Despite allowing Cornell to run away with the first half 35–0, the Elis renewed their drive to keep pace with the Big Red in the second half. Cornell outscored Yale by only four points after halftime. Head Coach Tony Reno attributed the improvement to his team’s resilience.
“[We] had a bad half but came out and played better football,” Reno said. “You need to learn from mistakes … We’re just looking to continue to improve.”
Mathews finished the game 29–39 with 340 yards and four touchdown passes, while his Eli counterpart Williams finished 27–37 for 211 yards, one score and two interceptions. Matthews won the Bushnell Cup as the Ivy League offensive MVP last season.
Varga led the Yale ground attack with 91 yards on 13 carries. Hagy had 88 yards for Cornell, but it took him 21 rushing attempts.
Yale will kick off its home season Saturday against Colgate. Ivy play at the Yale Bowl will begin the following week against Dartmouth.
The first Ivy League game of the season left the Bulldogs seeing Red in Ithaca this afternoon.
Yale (1-1, 0-1 Ivy) was blown out by Cornell (1-1, 1-0 Ivy) 45-6 in the Ancient Eight opener.
The Big Red rode quarterback Jeff Mathews’ arm and three turnovers by the Blue and White to a big win in Ithaca, N.Y.
Cornell drove into Yale territory before being stopped on the opening drive, but it got the ball right back when linebacker Andrew Nelson jumped a screen and picked off the pass from Eli quarterback Eric Williams ’16.
Cornell scored on the very next play on a run by tailback Luke Hagy to jump out to a 7-0 lead. Although that would be enough to win the game, Mathews and Co. did not stop there. Mathews scored three for three, and Hagy ran for another as the Big Red took a big 35-0 lead by halftime.
Yale also lost running back Mordecai Cargill ’13 midway through the first half to a right shoulder injury. He did not return to the game and was replaced in the backfield by Khalil Keys ’15 and Tyler Varga ’16.
The Bulldogs finally got on the board in the final seconds of the third quarter when Williams hit wide receiver Grant Wallace ’15 on a seven-yard slant to make it 42-6, but holder Derek Russell’s ’13 pass for the two-point conversion fell incomplete.
The Big Red added a 31-yard field goal with 8:25 to go in the fourth quarter to finish the scoring at 45-6.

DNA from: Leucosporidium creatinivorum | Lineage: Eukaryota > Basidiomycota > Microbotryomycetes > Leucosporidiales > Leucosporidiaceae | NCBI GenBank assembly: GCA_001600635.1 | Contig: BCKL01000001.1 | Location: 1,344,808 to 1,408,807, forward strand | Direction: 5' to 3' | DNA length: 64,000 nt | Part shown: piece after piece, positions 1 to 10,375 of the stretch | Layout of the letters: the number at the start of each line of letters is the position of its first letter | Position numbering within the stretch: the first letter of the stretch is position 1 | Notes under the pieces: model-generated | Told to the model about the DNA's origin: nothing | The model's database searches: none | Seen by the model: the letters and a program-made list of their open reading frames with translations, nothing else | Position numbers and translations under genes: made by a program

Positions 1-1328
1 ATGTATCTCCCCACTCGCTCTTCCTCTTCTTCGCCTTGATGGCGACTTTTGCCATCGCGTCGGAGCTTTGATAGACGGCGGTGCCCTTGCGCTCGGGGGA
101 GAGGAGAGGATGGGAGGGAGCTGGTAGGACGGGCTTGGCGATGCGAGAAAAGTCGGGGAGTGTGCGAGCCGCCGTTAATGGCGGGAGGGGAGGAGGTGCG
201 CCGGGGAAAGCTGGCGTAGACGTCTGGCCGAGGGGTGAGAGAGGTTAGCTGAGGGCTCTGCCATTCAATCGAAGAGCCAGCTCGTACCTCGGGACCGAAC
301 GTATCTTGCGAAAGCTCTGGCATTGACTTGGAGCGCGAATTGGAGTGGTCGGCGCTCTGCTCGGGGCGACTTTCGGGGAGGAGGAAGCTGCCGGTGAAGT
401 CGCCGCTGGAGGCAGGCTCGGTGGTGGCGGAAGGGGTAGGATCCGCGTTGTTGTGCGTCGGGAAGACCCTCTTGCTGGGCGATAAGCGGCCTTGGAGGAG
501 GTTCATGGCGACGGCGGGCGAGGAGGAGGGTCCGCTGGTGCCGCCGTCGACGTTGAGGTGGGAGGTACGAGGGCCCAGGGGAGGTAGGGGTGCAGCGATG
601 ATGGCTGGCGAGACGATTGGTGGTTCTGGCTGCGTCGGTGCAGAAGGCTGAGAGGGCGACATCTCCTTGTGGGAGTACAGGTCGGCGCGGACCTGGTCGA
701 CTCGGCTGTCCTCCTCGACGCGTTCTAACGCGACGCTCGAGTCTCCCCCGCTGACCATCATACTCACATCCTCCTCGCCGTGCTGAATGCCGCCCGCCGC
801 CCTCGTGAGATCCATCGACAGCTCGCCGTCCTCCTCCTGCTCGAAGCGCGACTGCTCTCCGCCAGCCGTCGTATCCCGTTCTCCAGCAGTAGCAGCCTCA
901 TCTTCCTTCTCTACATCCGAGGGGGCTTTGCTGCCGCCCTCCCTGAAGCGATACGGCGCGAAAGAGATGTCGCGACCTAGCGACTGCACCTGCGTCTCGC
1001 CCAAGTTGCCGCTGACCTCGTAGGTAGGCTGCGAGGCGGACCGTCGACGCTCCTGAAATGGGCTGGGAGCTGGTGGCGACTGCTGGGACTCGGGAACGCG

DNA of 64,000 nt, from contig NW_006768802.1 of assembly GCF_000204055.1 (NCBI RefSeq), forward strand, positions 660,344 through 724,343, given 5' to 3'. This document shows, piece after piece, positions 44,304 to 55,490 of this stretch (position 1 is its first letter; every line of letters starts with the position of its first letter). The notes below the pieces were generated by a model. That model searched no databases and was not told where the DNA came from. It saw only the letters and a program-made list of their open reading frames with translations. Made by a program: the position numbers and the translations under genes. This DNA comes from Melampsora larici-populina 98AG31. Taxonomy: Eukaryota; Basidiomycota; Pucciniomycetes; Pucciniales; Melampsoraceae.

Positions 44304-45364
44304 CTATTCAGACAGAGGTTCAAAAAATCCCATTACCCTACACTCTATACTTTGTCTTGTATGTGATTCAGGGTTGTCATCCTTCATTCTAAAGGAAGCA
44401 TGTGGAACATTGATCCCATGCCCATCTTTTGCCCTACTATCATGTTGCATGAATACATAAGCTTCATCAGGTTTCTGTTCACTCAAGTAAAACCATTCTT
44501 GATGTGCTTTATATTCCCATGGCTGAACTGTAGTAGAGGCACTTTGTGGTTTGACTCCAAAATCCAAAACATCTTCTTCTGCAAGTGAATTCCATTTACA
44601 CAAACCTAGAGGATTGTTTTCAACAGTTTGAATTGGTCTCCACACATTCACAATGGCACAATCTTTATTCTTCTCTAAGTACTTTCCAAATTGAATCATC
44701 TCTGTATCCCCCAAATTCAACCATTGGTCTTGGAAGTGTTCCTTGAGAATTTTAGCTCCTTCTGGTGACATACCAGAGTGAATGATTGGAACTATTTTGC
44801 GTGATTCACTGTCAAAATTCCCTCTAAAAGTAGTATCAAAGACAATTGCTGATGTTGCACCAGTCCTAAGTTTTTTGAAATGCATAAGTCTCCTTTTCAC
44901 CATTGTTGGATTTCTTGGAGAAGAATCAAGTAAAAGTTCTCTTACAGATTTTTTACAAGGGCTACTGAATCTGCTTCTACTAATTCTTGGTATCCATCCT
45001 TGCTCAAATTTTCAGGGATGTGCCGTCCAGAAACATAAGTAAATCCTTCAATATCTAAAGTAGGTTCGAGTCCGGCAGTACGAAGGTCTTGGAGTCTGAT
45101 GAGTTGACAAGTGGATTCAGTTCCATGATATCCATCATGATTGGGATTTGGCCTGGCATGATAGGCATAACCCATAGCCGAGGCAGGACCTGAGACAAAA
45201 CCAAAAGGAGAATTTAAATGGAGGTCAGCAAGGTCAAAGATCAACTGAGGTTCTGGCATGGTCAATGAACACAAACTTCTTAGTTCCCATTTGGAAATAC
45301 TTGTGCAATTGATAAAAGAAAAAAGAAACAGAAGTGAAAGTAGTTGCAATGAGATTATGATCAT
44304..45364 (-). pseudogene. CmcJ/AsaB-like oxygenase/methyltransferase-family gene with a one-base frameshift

Mathews finished the game 29-39 with 340 yards and four touchdown passes, while his Eli counterpart Williams finished 27-37 for 211 yards, one score and two interceptions.
Varga led the Yale ground attack with 94 yards on thirteen carries. Hagy had 94 yards as well, but it took him 21 carries.
Yale returns home next weekend to face Colgate on Saturday, Sept. 29.
Although it is only their first Ivy League game, the Bulldogs will face possibly the most talented player they will see this season in Cornell University’s Jeff Mathews. As last year’s Ivy League Offensive Player of the Year, he has shown no signs of a recession this season. Mathews threw for 489 yards and three scores while rushing for another touchdown against Fordham University last weekend. If the Bulldogs want to win in Ithaca tomorrow, they are going to have to disrupt Mathews and keep the Big Red on the ground. Cornell managed just 29 rushing yards last week, so if the Elis can make this weekend a ground game, the duo of running backs Tyler Varga ’16 and Mordecai Cargill ’13 can help Yale steal a win on the road. The key to all of this is taking the ball out of Mathews’ hands. Not only will the pass rush have to get to Mathews before he can pick apart the secondary, but the offense will also have to make sustained, time-consuming drives. Mathews cannot score when he is not on the field, so keeping him on the sidelines will be crucial.
TAKE CHANCES ON OFFENSE
Head coach Tony Reno made several bold play calls last weekend, and they worked out for the Bulldogs. Reno called for a deep pass instead of trying to run and get breathing room from the Yale two-yard line. He was rewarded with the longest play from scrimmage in Yale history when receiver Cameron Sandquist ’14 hauled in the tipped pass from Eric Williams ’16 for a 98-yard score. Earlier in the game he called for a fake punt, and safety John Powers ’13 — the same player who ran the fake punt in the infamous “fourth-and-22” play against Harvard three years ago — dashed for 24 yards. The irony of Powers gaining the yardage that would have vindicated former head Coach Tom Williams in The Game notwithstanding, Reno displayed a knack for taking risks at the right time. That could come in handy against an inexperienced Cornell secondary that is starting two freshmen at corner.